Revolution of 1848 - Palace vandalism

Revolutionaries from 48 vandalize Tuileries Palace. Balcescu Nicholas himself, who was in Paris at the time, broke a piece of velvet from the throne of Louis Philippe and sent a friend's piece and the U.S., Alecsandri. For a brief period, the palace became a place for the care of war invalids, and again at the official residence.

Napoleon III and the Second Empire

Last Tuileries Palace's heyday was during the reign of Napoleon III, who restored, enlarged and united - finally - to the Louvre (1870). Together, the two buildings constitute the largest and most majestic building in Europe. Napoleon came here from the Elysees Palace, current residence of French presidents. The new style renovation of the palace - projecting roofs with wide cornices - called Second Empire was adopted by Britain and America.

Fire in 1871 and demolished in 1883 - the disappearance of the Tuileries Palace

On 23 May 1871, the Palace on fire by a group of several people led by Bergeret and Boudin and left to burn for 3 days to extinguish the fire. They took a cold meal on the terrace at the Louvre and contamplau fire. On May 27 remained no more than scraps of blackened walls.

Since 1872, many Frenchmen - including Haussmann, Lefuel, Viollet-le-Duc - have fought to restore the palace in full or, at least partially. But a Senate committee in 1876 introduced the idea of demolition of the palace ruins. After long dispute, the Chamber of Deputies has decided, in 1879, demolition, which was put into practice in 1883. In place of the former royal and imperial palace, today's left only a small information panel noted by very few tourists.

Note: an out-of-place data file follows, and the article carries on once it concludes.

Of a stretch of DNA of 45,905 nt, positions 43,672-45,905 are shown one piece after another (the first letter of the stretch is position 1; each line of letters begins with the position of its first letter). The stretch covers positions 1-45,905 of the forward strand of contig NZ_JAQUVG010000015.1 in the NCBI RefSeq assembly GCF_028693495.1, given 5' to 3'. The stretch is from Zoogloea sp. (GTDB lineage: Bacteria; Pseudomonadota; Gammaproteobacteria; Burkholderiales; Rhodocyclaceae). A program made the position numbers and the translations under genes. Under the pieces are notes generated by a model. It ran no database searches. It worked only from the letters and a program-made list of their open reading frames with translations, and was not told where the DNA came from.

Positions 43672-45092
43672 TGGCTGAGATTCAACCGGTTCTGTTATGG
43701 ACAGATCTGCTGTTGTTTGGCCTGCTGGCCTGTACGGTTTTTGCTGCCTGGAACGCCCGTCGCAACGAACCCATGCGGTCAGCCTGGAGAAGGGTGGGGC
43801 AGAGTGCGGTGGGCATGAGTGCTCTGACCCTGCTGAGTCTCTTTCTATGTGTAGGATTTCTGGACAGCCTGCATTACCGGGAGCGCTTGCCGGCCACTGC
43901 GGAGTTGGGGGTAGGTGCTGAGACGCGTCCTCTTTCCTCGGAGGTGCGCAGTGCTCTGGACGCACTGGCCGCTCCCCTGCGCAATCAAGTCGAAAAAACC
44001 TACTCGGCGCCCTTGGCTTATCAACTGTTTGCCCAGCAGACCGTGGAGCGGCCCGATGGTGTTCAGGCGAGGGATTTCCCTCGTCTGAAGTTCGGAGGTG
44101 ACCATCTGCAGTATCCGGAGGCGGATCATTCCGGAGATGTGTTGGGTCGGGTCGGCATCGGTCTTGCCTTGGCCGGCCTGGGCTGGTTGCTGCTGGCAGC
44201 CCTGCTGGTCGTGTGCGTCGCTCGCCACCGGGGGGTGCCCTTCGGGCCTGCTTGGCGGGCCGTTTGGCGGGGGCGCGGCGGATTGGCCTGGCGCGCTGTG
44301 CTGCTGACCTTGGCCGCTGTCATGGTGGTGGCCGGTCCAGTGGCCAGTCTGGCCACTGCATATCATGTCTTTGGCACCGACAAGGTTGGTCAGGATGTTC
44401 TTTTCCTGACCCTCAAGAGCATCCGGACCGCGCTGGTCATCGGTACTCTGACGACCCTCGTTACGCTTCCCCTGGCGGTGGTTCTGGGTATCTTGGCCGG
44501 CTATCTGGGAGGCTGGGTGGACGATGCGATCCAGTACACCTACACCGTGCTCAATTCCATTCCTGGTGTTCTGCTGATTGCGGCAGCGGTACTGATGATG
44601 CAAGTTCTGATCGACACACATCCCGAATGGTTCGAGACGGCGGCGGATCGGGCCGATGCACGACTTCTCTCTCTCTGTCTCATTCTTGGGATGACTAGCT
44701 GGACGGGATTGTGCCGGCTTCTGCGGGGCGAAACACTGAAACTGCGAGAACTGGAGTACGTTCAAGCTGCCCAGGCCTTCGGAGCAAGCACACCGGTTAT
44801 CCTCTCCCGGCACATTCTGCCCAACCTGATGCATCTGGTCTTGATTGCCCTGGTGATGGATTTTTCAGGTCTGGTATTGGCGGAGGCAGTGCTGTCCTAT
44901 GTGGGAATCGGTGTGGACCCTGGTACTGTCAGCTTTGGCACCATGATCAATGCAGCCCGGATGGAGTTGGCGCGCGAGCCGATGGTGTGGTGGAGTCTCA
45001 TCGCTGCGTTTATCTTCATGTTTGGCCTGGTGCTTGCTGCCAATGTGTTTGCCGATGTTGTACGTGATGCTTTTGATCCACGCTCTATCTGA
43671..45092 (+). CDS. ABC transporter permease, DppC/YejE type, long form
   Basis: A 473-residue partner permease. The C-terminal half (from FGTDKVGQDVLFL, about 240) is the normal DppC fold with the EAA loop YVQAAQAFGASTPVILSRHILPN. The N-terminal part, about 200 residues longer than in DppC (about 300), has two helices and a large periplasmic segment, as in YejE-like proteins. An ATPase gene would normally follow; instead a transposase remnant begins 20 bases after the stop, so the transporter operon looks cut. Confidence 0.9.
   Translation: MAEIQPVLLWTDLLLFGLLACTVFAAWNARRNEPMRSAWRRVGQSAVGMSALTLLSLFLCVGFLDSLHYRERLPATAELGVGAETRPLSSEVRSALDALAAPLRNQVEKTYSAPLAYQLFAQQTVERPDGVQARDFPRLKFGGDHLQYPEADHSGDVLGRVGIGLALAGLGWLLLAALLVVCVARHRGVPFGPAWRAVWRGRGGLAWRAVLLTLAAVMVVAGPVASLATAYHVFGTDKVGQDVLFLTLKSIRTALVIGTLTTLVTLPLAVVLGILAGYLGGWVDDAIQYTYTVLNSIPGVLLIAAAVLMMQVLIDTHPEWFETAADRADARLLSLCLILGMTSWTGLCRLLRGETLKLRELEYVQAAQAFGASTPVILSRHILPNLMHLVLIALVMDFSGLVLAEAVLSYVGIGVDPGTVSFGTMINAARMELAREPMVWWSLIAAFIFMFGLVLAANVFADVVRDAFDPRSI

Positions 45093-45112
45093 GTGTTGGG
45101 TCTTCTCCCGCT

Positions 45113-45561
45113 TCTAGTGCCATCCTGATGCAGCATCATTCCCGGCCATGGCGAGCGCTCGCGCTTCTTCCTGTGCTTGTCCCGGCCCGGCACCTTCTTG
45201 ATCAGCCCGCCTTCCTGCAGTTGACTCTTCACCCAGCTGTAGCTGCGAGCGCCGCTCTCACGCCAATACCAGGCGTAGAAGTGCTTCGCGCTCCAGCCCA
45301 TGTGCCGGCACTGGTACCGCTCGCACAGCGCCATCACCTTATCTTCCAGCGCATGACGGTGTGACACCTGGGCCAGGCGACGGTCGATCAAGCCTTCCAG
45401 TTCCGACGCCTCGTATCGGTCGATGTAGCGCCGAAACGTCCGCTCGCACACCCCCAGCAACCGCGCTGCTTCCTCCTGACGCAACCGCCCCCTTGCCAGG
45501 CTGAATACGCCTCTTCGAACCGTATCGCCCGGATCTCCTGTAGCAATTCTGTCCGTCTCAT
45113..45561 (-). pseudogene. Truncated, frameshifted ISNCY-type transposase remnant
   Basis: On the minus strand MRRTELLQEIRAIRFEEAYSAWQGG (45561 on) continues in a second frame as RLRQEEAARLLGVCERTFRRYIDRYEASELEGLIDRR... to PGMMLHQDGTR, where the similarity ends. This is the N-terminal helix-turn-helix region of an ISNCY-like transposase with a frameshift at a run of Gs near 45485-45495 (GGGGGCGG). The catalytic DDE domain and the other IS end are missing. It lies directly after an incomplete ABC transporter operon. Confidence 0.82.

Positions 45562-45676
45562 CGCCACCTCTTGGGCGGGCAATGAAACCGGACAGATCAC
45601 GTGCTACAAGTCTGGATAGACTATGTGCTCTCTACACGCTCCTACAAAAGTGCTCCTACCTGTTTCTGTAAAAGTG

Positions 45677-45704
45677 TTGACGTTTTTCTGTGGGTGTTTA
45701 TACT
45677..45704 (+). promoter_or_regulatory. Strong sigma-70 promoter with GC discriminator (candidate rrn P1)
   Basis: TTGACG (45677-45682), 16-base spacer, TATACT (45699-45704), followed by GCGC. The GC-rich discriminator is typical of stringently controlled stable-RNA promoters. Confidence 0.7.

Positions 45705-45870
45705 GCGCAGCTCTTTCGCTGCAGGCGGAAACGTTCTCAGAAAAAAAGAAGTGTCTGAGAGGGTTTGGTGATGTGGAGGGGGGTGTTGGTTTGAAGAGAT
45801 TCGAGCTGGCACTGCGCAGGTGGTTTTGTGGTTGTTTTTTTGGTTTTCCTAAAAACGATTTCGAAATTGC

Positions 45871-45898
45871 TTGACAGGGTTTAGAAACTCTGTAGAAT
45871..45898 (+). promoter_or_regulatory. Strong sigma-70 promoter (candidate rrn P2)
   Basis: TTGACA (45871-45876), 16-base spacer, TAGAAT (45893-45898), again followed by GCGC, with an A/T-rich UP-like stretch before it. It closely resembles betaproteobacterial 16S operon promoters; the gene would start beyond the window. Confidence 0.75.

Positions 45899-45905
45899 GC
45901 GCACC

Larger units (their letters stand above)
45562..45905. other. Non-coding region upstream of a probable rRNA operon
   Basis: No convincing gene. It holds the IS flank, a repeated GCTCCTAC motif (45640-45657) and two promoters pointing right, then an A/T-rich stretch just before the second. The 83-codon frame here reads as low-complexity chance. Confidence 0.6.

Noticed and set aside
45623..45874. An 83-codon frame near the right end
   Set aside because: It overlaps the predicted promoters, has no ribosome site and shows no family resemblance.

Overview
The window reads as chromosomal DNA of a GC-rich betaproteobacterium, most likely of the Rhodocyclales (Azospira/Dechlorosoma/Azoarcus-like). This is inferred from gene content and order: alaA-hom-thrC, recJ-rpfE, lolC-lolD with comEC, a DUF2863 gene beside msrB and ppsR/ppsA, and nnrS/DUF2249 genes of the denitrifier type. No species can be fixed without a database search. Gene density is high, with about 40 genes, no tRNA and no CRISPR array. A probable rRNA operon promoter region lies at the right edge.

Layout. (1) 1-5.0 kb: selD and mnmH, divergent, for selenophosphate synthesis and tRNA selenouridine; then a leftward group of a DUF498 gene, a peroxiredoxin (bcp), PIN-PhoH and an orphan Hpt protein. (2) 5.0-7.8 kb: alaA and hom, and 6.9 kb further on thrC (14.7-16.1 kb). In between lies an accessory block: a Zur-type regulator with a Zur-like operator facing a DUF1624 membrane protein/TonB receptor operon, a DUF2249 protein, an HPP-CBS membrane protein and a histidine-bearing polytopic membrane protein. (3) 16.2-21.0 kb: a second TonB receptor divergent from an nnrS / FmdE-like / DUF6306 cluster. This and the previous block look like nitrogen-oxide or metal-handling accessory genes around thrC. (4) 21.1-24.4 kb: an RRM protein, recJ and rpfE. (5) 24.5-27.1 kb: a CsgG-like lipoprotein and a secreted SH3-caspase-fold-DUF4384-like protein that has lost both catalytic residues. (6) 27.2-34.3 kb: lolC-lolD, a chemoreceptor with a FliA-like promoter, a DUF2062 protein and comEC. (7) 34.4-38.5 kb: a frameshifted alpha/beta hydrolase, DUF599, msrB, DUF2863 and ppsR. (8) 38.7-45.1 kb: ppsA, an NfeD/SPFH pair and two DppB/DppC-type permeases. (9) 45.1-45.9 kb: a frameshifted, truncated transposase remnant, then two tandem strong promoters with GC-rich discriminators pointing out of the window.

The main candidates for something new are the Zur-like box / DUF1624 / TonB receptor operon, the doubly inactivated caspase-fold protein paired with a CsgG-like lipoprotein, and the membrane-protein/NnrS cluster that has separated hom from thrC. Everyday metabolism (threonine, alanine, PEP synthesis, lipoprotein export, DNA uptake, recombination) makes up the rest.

There is a replica of the Tuileries Palace in the courtyard on rue du Faubourg-Montmartre.

Tuileries Palace Legend

It is said that a butcher was killed near the palace of Catherine de Medici order because she knew too many secrets of the royal. Upon death, he would have said: 'I shall return! " and his corpse disappeared without a trace. From this time began his appearances. The first was in front of Queen's astrologer, Ruggieri, which revealed that all inhabitants of the palace will be haunted by the ghost of bad luck and will disappear once the palace. Known as Little Red at the Tuileries, the haunted palace and his appearances announced nenoricire always great: He appeared to Queen Marie Antoinette before the fall of the monarchy by Napoleon before the Battle of Waterloo, Louis XVIII's brother and or a few days before King's death. It is said that during the 1871 fire, the little red figure was seen at the Tuileries for the last time in the right of a window.